Long Walks on Cape Cod
Copyright 1996 Cape Cod Trails Conference
USGS Maps: Sandwich
Parking lot on service road just south of exit 5
from Mid-Cape Highway, off Route 149.
One local hiking club calls the trail "Heartbreak Hills," an
allusion to the notorious hill on the route of the Boston Marathon.
We call it Barnstable Hills to indicate that it is one of only two
hilly walks on Cape Cod, the other being "Truro Hills." It is the
only continuously hilly walk on Cape Cod. Experienced hikers from
mountainous areas will find it a pleasant day's excursion.
But residents of Cape Cod who are only used to walking on
flat ground may discover that the continuous ridge climbs along the
way are too strenuous. Be sure that you are up to it. There are
bailout points along the way on flat roads, but far from the starting
You will notice along the way that the town planners have
nailed arrows on trees to indicate the route of the main trail. We
ignore these in describing the hike, because they are missing at
critical points. The sketch map issued by the town is linked above.
You will be moving around in a rectangle formed by Route 6 to
the north, the Barnstable-Sandwich town line to the west, the marsh
and airfield to the south, and Route 149 to the east. These
directions are approximate, as you will see on the map. You will
box the compass on this hike, and also do quite a bit of meandering
and doubling back.
The total distance is thus unmeasurable on the map. A fast
hiker walking solo made it less than four hours. Allow five hours
for a small group. The distance is probably eight to nine miles.
It is the hill climbing that slows a group of even experienced hikers.
From the parking lot, walk west briefly under the power lines
until you see a signboard to your left and a trail leading south into
the woods. At the first fork, turn right, heading west. You will then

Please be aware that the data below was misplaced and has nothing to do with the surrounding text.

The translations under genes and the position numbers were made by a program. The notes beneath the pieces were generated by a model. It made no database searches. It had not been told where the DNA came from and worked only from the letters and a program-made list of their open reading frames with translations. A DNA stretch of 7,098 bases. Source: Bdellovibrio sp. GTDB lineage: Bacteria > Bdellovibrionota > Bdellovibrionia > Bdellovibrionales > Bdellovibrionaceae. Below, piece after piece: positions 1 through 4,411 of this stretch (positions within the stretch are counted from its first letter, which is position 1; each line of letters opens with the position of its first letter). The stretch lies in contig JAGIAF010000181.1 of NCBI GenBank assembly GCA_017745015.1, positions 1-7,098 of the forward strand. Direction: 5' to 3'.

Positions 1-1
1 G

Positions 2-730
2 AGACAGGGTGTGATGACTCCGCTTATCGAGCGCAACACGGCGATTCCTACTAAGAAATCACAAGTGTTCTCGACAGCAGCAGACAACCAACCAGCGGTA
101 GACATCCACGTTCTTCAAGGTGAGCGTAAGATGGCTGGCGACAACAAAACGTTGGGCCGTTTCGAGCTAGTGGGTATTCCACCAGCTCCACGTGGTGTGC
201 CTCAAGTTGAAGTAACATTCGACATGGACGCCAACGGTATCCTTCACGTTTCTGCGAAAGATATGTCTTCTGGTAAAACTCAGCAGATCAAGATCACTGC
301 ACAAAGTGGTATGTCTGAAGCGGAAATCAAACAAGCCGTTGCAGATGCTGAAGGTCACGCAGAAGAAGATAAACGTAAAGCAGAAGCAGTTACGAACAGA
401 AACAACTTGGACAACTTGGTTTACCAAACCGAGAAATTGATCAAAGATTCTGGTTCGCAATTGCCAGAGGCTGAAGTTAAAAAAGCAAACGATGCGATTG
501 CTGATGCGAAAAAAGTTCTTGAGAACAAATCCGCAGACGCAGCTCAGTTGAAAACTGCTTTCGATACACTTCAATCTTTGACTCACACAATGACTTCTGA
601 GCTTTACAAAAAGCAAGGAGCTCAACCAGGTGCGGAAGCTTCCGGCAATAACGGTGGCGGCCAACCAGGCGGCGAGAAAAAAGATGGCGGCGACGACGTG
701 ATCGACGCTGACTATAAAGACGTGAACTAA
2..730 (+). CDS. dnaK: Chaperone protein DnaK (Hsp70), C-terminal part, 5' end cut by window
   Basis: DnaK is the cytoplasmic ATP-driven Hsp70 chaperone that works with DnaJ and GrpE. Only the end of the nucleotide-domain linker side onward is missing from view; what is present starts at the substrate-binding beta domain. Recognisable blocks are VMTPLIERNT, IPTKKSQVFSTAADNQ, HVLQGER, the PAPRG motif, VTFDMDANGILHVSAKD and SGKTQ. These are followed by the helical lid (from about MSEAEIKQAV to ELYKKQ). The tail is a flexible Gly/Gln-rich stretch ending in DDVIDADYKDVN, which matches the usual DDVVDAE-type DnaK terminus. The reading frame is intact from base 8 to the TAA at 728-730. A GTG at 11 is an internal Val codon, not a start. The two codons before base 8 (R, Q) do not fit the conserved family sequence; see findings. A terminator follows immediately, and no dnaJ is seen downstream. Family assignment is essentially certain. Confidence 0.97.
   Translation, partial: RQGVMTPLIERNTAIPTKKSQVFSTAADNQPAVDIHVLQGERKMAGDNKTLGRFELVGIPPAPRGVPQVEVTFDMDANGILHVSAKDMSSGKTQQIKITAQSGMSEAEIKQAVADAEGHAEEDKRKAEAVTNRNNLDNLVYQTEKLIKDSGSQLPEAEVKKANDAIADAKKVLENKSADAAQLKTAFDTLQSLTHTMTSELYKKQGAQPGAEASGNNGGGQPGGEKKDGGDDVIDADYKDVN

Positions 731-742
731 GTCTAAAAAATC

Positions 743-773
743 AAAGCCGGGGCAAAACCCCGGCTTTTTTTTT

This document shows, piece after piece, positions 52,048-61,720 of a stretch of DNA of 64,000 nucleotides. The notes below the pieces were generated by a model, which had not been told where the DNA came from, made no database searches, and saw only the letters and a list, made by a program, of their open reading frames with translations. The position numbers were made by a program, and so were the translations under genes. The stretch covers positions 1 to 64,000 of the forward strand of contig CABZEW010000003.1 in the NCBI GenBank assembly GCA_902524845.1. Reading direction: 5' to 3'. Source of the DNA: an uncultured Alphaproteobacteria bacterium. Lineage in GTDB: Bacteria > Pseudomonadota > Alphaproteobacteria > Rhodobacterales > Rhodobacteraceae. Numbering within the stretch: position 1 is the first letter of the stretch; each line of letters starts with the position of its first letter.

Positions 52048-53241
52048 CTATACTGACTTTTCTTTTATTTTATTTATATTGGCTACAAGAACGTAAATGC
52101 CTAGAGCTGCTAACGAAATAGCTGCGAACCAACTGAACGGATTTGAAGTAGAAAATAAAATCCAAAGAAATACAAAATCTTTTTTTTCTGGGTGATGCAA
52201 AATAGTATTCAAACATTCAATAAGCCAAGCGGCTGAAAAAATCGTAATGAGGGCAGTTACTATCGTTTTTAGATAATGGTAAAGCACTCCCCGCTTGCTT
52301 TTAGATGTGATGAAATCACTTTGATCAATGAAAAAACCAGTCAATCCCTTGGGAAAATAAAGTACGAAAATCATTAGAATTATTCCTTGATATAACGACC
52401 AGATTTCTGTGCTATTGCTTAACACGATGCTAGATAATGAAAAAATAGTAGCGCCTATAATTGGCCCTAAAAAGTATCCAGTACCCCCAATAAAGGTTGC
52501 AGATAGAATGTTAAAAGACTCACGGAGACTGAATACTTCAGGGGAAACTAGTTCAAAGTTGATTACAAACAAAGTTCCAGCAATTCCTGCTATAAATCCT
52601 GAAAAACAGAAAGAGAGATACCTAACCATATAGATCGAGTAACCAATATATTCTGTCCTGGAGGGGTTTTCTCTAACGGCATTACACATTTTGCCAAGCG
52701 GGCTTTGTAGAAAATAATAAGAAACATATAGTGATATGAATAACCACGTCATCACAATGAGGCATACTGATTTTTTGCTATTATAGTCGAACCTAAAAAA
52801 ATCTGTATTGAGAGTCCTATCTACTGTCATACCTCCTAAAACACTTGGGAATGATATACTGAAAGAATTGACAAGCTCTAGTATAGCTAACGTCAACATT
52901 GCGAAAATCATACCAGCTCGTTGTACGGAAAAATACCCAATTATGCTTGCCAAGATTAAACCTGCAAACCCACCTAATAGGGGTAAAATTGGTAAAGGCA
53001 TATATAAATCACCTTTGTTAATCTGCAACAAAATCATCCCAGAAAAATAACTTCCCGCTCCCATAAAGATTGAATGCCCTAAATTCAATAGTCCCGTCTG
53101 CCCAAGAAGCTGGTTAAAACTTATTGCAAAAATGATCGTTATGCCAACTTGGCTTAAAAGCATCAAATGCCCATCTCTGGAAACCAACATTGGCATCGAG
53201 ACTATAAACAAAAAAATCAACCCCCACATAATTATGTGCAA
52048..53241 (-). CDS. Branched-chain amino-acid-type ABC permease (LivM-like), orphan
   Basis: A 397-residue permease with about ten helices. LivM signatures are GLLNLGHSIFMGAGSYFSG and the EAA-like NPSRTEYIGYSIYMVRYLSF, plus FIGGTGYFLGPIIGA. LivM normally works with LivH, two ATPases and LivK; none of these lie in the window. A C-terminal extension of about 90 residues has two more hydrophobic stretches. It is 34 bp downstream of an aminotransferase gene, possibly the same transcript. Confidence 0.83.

be proceeding counter-clockwise around the whole area. The main trail
is well-worn and easy to follow through the woods.
The trail proceeds generally west, with short detours that can
route you around obstacles and steep chutes. These detours were probably carved out by mountain bikers. In a little over one-half mile,
the trail crosses under the power lines and then parallels them on
the north side for another mile and one-half.
You may hear gunfire off to your right. Do not be dismayed.
That is coming from the town shooting range. You will cross woods
roads as you proceed west, and then finally come to a pronounced T
intersection with another. That is the town boundary road. Turn
left and walk south under the power lines to the top of the ridge.
At the top, you will encounter a signboard similar to that at
the beginning of the trail. This might me a good place for lunch.
The view to the southwest is the only hilltop view on the whole hike.
You can just about catch a glimpse of Nantucket Sound to the south.
Trail signs seem to indicate turning to the east, but there is
more trail to the west, into Sandwich. Follow that loop as it doubles
back, and then meanders to the southeast. It makes a longer and more
scenic hike. At a T intersection with a woods road, go left and
follow the trail to the southeast.
At the fork, you have a choice. The left follows the valley
floor; the right goes along the ridge. In a little over one-half
mile, they come together. Then you will cross a wide woods road,
which is Farmersville Road. It is not paved. The topographical
map is erroneous. One of the parking lots for this conservation
area is about one mile to the southwest at the intersection of Race
Lane and Farmersville Road.
Now you will begin to see the marsh to the right that adjoins
the airfield on Route 149. You are also walking along an ancient
stone boundary. Watch carefully as the trail moves away from the
marsh, crosses a woods road heading north, and then begins a long
doubling back to the northwest.
About one mile from where you began doubling back, you will
break out into an open field and see the power lines dead ahead of
you. Just beyond the line of boulders near the power line corridor, the trail turns sharply right and ascends the ridge.
You are now heading southeast, paralleling the power lines.
In about one-half mile, the trail moves away from the power line
corridor, heading south in direction. In another one-half mile,
cross another woods road, heading more easterly. About one-half
mile beyond, after crossing numerous ridges, look for a sharp turn
in the trail to the right, making a real horseshoe bend.
At that point, a connector trail heads due east, whereas the
main trail goes south. In one hundred yards, you come to a T intersection with the main trail. You should hear, and may see, traffic
on Route 149 dead ahead of you. Turn left and walk north back to
the entrance point, another one-half mile. You will hike steep
ridges on the way out, and will come back to the exact point at
which you headed west at the beginning.